Yeah. Not often, but yeah. I hate to name names [laughs]. But I will say that some artists that are not as open to doing a lot of wild, crazy ideas-they’re more concerned with getting the airtime on MTV or whatever. They want to do a conventional video, but not really; they’re open until it comes time to actually shooting it, and then they’re like, “No.” Sometimes there’ll be trailers with a hundred lights behind them flashing on and off, and they kind of have to be themselves, and it’s scary. And then you have the legendary guys like Nas and The Roots, or Snoop Dogg, who are so open and so supportive for someone like me to create. They open the door, and they give me the lane to do something unique. Some of it may come from having so much mired in the game, they’re just used to the excitement of it all. I think they want to see and try something different. And a lot of the stories I submit are storyline driven, and it’s more than just putting an artist into a story. On paper, you know, it sounds more interesting and feels more interesting that just a rapper rapping in front of the camera. Or like with the bands, how many ways can you show a guy singing passionately into a microphone? How many times can you do that? [laughs] I was more interested in putting the artist into a story, and there are so many stories to tell, it’s kind of cool for me to do that. It’s usually the guys who have had a long career, they’re easier to work with. And the guys who are still finding themselves, they’re a bit more difficult. It’s a learning process, you know? I’m still trying to figure out what this whole thing means, but having empathy, meaning having the ability to appreciate someone else’s suffering, is especially good to have and remember in high-pressure situations. It’s very disarming when your director is calm. I’m not afraid to express my creativity with an artist, especially if it’s someone I respect. It’s helpful if they trust me, and they’re not afraid to be themselves.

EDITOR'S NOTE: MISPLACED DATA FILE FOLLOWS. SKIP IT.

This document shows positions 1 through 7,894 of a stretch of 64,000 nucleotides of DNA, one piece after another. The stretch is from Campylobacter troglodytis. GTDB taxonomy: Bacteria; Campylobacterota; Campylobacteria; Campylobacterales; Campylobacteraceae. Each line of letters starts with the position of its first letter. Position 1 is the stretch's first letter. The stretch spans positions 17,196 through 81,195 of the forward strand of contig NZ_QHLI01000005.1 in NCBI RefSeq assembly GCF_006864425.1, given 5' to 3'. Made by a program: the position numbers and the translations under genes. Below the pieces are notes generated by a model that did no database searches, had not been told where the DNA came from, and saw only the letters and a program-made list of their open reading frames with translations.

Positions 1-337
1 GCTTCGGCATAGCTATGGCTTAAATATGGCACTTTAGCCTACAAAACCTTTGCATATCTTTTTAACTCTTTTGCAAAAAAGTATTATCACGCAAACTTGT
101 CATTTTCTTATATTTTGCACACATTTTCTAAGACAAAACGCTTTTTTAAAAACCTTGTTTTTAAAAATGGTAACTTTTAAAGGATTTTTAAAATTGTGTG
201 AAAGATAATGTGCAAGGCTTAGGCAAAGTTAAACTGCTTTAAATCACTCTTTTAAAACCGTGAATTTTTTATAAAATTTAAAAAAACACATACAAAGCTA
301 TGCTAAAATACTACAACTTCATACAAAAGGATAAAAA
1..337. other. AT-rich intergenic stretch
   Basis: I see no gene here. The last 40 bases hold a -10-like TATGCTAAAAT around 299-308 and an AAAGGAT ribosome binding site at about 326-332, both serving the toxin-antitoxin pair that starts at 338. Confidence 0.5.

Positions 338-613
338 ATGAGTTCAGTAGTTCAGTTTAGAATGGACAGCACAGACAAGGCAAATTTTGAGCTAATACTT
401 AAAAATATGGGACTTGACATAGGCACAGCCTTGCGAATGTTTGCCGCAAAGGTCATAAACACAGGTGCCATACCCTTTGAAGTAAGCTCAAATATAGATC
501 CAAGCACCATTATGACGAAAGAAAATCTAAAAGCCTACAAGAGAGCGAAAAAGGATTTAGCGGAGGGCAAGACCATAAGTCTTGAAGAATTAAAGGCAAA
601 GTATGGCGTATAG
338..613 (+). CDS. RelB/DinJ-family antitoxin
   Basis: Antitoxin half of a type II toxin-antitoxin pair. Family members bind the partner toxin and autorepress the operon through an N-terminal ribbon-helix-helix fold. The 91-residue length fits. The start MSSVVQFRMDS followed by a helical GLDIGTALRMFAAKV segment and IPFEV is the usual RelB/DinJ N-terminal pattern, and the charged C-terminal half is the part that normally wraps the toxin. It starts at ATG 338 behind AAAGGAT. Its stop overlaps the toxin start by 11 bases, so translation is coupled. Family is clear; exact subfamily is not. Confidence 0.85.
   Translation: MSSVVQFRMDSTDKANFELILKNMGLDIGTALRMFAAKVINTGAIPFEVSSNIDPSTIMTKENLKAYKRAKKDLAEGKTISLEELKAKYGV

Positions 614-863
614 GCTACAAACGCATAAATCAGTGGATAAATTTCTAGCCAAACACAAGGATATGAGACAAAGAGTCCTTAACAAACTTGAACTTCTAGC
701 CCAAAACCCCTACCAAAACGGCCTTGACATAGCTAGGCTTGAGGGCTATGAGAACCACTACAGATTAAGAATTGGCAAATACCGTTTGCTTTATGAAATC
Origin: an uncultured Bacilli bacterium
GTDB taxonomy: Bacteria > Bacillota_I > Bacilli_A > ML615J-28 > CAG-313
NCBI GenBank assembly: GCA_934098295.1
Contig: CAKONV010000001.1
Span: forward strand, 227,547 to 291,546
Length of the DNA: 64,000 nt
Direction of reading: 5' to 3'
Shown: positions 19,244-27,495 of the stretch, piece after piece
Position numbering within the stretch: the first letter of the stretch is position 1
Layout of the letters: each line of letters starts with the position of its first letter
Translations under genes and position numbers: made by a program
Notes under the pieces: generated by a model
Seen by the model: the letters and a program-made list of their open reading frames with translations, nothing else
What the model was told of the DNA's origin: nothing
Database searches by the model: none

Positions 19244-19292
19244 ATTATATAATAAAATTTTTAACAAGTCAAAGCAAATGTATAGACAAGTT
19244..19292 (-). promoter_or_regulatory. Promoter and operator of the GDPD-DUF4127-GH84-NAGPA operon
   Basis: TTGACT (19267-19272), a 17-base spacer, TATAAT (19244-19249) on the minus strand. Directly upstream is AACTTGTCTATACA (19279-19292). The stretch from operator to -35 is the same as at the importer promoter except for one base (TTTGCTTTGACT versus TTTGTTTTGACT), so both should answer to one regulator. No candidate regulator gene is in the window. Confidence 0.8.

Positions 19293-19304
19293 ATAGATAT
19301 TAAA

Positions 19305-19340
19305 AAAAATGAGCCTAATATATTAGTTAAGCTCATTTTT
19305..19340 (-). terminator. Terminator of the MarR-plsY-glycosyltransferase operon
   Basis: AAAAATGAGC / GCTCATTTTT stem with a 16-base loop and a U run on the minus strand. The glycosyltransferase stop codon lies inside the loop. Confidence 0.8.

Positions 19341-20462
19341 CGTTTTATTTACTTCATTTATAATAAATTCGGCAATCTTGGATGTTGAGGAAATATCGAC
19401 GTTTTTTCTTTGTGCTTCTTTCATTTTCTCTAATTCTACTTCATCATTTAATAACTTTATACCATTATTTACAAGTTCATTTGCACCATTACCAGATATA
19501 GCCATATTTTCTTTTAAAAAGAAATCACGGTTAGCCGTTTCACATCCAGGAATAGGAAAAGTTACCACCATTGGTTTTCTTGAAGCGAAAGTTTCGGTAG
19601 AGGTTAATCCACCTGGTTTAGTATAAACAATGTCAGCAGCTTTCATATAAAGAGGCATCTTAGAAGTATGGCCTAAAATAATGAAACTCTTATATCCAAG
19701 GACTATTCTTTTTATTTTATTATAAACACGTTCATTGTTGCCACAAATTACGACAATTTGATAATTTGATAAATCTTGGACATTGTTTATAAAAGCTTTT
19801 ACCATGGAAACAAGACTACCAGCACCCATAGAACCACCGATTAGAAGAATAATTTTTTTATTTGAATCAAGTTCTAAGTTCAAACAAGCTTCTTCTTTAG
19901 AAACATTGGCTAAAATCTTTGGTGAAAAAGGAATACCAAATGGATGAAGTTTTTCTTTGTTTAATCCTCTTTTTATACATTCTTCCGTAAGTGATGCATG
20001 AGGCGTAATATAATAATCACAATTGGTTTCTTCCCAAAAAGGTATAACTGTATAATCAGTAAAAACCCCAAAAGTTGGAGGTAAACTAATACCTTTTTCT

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4 Responses to “SpeechIsMyHammer x Rik Cordero (Pt. 1)”

  1. Heinsain SwaggeR December 22, 2008 at 6:09 am #

    “how many ways can you show a guy singing passionately into a microphone?”

    i dunno, but this dude made a nice career from it lol

Trackbacks/Pingbacks

  1. SpeechIsMyHammer x Rik Cordero (Pt. 2) « Speech Is My Hammer… - December 24, 2008

    […] from SpeechIsMyHammer x Rik Cordero (Pt. 1) … In Pt. 2, Cordero talks about his feature films, why film school may not be as essential as […]

  2. Miscellaneous Ketch (2-7-09) « Speech Is My Hammer… - February 7, 2009

    […] get a chance to watch it myself. For more on Rik Cordero, check my interview with him on this site: CLICK HERE for Pt. 1, and CLICK HERE for Pt. […]

  3. Sunday Sentiments (8-16-09) « Speech Is My Hammer… - August 16, 2009

    […] it.” I’m super grateful for the people I’ve already interviewed: Rik Cordero (Part 1 │ Part 2), Amanda Diva (Part 1 │ Part 2), Smack!, the Rosenthal Brothers, and […]